The webinar focused on Leadership, Women and Change – in work and in society and Women and Leadership within the trade union movement – a reflection.
Speakers included ICTU General Secretary Patricia King, Chairs of the Northern Ireland Assembly Women’s Caucus and Green Party leader Clare Bailey, Chair of the Oireachtas Women’s Caucus Fiona O’Loughlin as well as contributions from a range of affiliates.

International Day for the Elimination of Violence against Women 2021

ICTU was instrumental in organising a Women’s Council of the Isles Joint Statement to mark 25 November 2020, International Day for the Elimination of Violence against Women. Signed by each of the General Secretaries from ICTU, TUC, WTUC and STUC, the statement noted that domestic abuse is always a workplace issue and trade unions know that work is often a place of safety for women experiencing domestic abuse.

During the lockdowns many women were stuck at home with the perpetrator of violence, unable to escape to, what for many women, is the safety of their workplace. We called on our Governments to immediately ratify ILO Convention 190 on Violence and Harassment in the World of Work.  Article 18 of the accompanying recommendation specifies measures which should be taken to mitigate the impacts of domestic violence at work including leave for the victims of domestic violence, flexible work arrangements and the inclusion of domestic violence in workplace risk assessments.”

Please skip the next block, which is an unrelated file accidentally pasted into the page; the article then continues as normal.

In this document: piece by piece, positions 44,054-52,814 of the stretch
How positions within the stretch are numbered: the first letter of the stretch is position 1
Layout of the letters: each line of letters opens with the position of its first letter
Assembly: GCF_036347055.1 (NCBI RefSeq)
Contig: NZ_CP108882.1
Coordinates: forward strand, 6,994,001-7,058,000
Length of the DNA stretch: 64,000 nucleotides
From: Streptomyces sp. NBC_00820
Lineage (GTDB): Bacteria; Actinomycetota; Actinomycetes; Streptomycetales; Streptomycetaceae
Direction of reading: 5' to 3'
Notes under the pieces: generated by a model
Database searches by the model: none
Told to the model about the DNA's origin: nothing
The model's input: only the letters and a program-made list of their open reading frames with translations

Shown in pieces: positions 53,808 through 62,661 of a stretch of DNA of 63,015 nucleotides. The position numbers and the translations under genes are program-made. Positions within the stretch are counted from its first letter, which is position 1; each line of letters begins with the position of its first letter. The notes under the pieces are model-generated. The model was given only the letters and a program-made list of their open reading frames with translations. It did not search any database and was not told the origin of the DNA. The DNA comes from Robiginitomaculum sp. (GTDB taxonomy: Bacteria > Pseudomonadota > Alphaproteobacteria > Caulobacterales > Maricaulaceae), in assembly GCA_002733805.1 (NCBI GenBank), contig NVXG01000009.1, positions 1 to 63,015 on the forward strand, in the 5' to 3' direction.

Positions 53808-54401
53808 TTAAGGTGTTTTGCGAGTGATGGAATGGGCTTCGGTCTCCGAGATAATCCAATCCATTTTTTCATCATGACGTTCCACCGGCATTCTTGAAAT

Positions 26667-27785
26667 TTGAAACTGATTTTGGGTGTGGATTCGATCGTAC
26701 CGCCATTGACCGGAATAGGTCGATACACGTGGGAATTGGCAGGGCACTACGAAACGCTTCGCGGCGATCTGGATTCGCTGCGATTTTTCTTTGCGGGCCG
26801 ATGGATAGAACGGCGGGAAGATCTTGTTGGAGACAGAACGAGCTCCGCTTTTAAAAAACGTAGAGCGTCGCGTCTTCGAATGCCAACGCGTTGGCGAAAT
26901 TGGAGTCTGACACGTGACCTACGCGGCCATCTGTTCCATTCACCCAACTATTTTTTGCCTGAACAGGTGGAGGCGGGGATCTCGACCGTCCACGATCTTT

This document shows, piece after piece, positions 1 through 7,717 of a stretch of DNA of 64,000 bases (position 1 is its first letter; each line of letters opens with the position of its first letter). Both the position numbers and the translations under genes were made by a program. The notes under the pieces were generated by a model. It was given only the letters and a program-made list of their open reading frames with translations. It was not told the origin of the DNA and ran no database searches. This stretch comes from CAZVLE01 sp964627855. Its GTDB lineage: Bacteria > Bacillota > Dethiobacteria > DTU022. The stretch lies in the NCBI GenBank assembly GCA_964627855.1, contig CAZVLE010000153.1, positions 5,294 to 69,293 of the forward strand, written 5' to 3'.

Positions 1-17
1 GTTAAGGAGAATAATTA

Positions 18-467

We hosted a webinar on the ratification campaign for ILO Convention 190 on violence and harassment in the world of work, including participation by Marie Clarke Walker (CLC and Chair of the Workers Group during the negotiation of the instrument at the ILO) and the Department of Enterprise Trade and Employment. We continue to campaign for the ratification of the Convention.

Gender Pay Gap

Legislative measures to tackle the Gender Pay and Pensions Gap were published in 2019 and finally completed the legislative process in July 2021. Congress was an active advocate for such measures.

The Act amends the Employment Equality Act 1998 to require regulations to be made that will require certain employers (250 employees for first two years and thereafter will not apply to an employer having fewer than 50 employees) to publish information in relation to the gender pay gap in their organisations.